There have been multiple sightings of a hairy, venomous caterpillar in Virginia

(CNN)It's small, hairy and you don't want to get anywhere near it.

It is considered to be one of the most venomous caterpillars in the US, and there have been multiple reports of the puss caterpillar appearing in "parks or near structures" in eastern Virginia.
The Virginia Department of Forestry is warning residents to stay away from the caterpillar because it has venomous spines across its thick, furry coat.
"There are little hollow hairs in that fluffy, hairy material," Theresa Dellinger, a diagnostician at the Insect Identification Lab at Virginia Tech, told CNN. "It's not going to reach out and bite you, but if someone brushes up against that hair, it'll release toxins that you'll have a reaction to."
    That reaction can include an itchy rash, vomiting, swollen glands and fever, according to the University of Michigan.
    It'll also put you in a world of pain.
    A Richmond, Virginia, resident described the feeling like a scorching-hot knife. A Florida mother said her teenage son began screaming when "stung" by one.

    Why have there been multiple reports in Virginia?

    The caterpillar isn't commonly found in the state. Sightings are more likely farther south, in states like Texas, or in midwestern states like Missouri, according to researchers. No one is entirely sure why there have been so many recent reports in Virginia.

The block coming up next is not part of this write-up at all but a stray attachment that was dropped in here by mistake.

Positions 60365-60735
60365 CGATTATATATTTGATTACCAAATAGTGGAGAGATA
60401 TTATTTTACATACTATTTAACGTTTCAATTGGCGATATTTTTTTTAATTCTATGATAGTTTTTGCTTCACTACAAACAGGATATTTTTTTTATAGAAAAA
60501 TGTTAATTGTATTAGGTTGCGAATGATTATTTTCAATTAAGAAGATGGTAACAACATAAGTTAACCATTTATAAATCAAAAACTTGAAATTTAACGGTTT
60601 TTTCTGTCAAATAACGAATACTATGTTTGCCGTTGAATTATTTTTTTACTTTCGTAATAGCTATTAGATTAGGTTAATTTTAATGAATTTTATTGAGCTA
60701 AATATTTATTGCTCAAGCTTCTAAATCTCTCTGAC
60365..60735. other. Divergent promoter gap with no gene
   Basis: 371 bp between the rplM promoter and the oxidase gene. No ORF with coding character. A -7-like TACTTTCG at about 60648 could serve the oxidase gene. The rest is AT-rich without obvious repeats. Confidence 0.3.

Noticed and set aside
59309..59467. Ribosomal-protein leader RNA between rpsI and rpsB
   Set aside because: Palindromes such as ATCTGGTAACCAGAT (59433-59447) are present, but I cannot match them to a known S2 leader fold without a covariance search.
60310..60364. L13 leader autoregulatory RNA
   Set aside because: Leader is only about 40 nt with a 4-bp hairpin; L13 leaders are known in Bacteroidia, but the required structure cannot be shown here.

"With changes in our climate, we're seeing some insects change their population," Dellinger told CNN. "But it's too soon to tell. Caterpillars, moths and butterflies all have cyclical periods, it's all about the right time, and the right conditions."
    While scientists expect that the caterpillar's natural predators will help keep it in check, they'll intervene if its population size gets out of control.

    So what happens if you find one?

    Dellinger compares the puss caterpillar to a bee sting.
    "If someone is susceptible to bee stings, treat it like one," Dellinger told CNN. "Go ahead and seek medical treatment, if you have had bad reactions to other insects in the past."
    Dellinger also recommends monitoring the area for any signs of skin reddening or blistering. Victims should thoroughly rinse the area with soap and water, apply ice and take an aspirin for pain. If the pain is excruciating, head to the emergency room.
      Virginia Tech also recommends using creams and lotions with steroids and quickly applying and removing adhesive tape to the area.
      Correction: This story was updated to state Missouri is in the Midwest, not south of Virginia.